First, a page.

Some promoted better sensor performance, a vibrating alarm and with the premium version a consultation with a fertility coach.
Once phase one of the project was completed, parents could move along to something like the Owlet Band that wraps around Mom's belly to monitor/track important things like the young one's heart rate, kicks.
Or the Butterfly IQ ultrasound handheld scanner lets the couple follow the little tyke's progress or maybe check Dad's heart health when he finds out they're having twins.
Wearables have come a long way from the basic workout band to smartphones, health trackers and remote patient monitoring devices.
According to Jupiter Research, the category is on course to be a $20B plus market by 2023, while a new category, assistive "hearables" or "connected" hearing aids will be $40B by 2022.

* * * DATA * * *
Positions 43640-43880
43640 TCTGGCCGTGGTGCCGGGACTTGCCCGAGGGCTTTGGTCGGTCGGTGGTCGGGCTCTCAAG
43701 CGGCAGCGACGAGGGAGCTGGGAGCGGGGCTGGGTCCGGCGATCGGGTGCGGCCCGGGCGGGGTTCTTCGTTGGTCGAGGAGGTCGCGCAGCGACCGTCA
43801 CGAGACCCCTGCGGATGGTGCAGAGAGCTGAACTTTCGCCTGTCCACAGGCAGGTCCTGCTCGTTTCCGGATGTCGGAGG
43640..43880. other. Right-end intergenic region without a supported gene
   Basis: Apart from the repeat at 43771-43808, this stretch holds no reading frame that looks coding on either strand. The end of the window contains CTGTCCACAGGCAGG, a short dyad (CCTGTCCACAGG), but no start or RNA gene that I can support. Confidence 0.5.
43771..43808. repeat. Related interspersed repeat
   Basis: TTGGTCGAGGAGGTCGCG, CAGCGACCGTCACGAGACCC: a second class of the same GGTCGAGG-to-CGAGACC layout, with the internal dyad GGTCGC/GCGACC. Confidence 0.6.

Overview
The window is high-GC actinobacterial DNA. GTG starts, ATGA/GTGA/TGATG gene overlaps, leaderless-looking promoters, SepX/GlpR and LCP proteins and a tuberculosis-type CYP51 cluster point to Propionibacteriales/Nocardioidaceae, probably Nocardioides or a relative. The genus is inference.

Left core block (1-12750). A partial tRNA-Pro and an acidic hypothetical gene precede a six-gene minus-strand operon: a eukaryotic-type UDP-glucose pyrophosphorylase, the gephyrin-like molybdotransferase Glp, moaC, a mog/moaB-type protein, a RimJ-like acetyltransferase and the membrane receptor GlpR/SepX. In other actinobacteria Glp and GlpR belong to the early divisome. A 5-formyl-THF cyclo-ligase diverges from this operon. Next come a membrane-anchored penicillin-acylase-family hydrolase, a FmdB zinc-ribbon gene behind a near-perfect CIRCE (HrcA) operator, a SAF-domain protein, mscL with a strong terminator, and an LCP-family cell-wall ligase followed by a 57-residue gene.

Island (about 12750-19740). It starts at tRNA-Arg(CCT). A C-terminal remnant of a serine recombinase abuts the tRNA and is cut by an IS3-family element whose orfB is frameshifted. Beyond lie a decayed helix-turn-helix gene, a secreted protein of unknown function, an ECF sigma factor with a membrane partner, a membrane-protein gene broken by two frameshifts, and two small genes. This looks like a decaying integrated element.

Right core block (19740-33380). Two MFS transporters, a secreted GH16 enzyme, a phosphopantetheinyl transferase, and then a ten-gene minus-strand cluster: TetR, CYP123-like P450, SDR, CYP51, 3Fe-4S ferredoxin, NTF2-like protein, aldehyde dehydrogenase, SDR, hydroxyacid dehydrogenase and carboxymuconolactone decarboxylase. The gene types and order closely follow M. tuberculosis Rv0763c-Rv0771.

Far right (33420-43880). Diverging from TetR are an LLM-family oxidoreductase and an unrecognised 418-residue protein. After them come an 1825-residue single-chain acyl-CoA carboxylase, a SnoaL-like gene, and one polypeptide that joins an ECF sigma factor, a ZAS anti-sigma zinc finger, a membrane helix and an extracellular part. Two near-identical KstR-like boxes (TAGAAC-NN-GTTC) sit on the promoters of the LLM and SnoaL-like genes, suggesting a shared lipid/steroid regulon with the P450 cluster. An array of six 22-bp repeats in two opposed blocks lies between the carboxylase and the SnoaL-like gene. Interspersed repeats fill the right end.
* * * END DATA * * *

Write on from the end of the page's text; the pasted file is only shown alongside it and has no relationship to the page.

There was a 25 percent increase in the number of health tech folks at the show––all eager to appeal to the 74M boomers as well as millennials wanting to live a better life and use self–care gadgets.
Many looked like regular analog or digital watches that could monitor the heart and other health conditions with some enabling remote patient monitoring capabilities once they have FDA and CE clearance.
And inevitably, there were the tech–enabled clothes and undergarments to protect you from the ever–encroaching world.
The open question/concern is how will the data be used and shared.
Even though sales of computers have been sliding (again, folks who want ‘em, got ‘em and we've extended our replacement cycles) Dell, HP, Lenovo, Asus and Huawei rolled out some very sleek, light and powerful new ultralights as well as a number of gamer delights.